Articles Posted in Government Law

by
The issue before the Supreme Court in this matter centered on whether Denver could properly use quantified transmountain lawn irrigation return flows (LIRFs) as a substitute supply of water for its Civil Action (C.A.)3635 exchanges. The Court held that that properly quantified transmountain LIRFs are legally indistinguishable from reusable transmountain effluent and, therefore, the water court correctly determined that Denver could use its properly quantified transmountain LIRFs as substitute supply for the appropriative rights of exchange in C.A. 3635. In addition, the Court affirmed the water court's holding that junior appropriators could not claim injury premised solely upon the proper operation of the C.A. 3635 exchanges. View "Denver v. Englewood" on Justia Law

by
The Colorado Supreme Court answered a question of Colorado law certified from the United States Court of Federal Claims. Plaintiffs were landowners who owned property abutting a former railroad right-of-way. The United States authorized the right-of-way to be used as a recreational trail pursuant to the National Trails System Act ("Rails-to-Trails" Act). The issue before the federal court was whether the United States took property for which Plaintiffs should have received compensation. The Colorado Court determined that the centerline presumption was a common law rule of conveyance that presumed a grantor who conveyed land abutting a right-of-way intended to convey land to the center of the right-of-way and absent a contrary intent on the face of the conveyance. Therefore, while the Court held that the centerline presumption applied to railroad rights-of-way, it also held that, to claim presumptive ownership to the centerline of a railroad right-of-way, an adjacent landowner must produce evidence that his or her title derives from the owner of the land underlying the right-of-way. View "Asmussen v. United States" on Justia Law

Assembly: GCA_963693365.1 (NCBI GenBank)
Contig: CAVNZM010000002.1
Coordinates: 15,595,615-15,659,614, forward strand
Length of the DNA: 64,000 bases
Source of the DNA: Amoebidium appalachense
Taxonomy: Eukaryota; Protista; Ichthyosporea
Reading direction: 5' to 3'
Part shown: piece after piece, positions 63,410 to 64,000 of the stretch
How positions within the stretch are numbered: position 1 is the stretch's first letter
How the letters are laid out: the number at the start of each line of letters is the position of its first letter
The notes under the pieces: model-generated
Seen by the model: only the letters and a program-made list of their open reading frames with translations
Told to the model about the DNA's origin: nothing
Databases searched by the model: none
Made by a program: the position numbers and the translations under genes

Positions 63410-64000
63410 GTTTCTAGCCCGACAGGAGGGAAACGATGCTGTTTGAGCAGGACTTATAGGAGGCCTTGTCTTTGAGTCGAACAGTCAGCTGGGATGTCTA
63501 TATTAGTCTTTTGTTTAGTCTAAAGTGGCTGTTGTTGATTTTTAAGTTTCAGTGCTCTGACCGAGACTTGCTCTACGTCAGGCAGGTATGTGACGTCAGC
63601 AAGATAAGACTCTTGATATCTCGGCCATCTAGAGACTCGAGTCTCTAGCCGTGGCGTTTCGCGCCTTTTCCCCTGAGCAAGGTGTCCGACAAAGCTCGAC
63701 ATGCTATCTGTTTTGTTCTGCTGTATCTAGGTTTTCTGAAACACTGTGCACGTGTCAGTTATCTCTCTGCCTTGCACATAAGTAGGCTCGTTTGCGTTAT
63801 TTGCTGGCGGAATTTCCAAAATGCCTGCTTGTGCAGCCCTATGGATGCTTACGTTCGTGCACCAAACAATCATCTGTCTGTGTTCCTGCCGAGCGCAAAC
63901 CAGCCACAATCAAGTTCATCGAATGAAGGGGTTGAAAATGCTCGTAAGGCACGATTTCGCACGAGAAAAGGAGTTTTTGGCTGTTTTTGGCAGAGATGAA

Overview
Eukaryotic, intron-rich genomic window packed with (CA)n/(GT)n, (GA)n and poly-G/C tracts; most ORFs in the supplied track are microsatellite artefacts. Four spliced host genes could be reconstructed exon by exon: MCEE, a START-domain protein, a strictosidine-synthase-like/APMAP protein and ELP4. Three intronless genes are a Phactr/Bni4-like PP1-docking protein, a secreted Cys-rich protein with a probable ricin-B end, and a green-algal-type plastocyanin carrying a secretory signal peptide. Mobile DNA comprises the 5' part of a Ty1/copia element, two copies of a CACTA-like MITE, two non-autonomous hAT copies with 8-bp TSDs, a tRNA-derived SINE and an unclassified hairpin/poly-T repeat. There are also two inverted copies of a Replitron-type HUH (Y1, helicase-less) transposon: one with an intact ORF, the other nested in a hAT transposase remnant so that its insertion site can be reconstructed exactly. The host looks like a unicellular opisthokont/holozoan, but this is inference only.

by
Kathleen Hopkins retired from the Colorado Department of Labor and Employment. During her period of employment, the Department made contributions to her retirement fund, and once she retired, she began taking retirement payments from that fund. Later, she went to work for the Department again. When she was laid off from this second period of employment, she applied for and was awarded unemployment benefits. Benefits were discontinued and she was issued a notice of overpayment. She appealed the notice and a hearing officer restored her benefits. The Department appealed, and a panel of the Industrial Claim Appeals Office (ICAO) reversed the hearing officer's decision, reasoning that Hopkins was ineligible to receive unemployment benefits because her retirement income exceeded the amount of the unemployment. Hopkins appealed, and the court of appeals reversed, holding that the offset provision applied only when the employer contributed to the claimant's retirement fund during the base period of employment that made her eligible for unemployment benefits. The Supreme Court disagreed with the appeals court and reversed, finding that the offset provision applied any time the employer has contributed to the retirement fund from which the claimant received payments, regardless of when the contributions were made. View "Industrial Claim Appeals Office v. Colorado Dept. of Labor & Employment" on Justia Law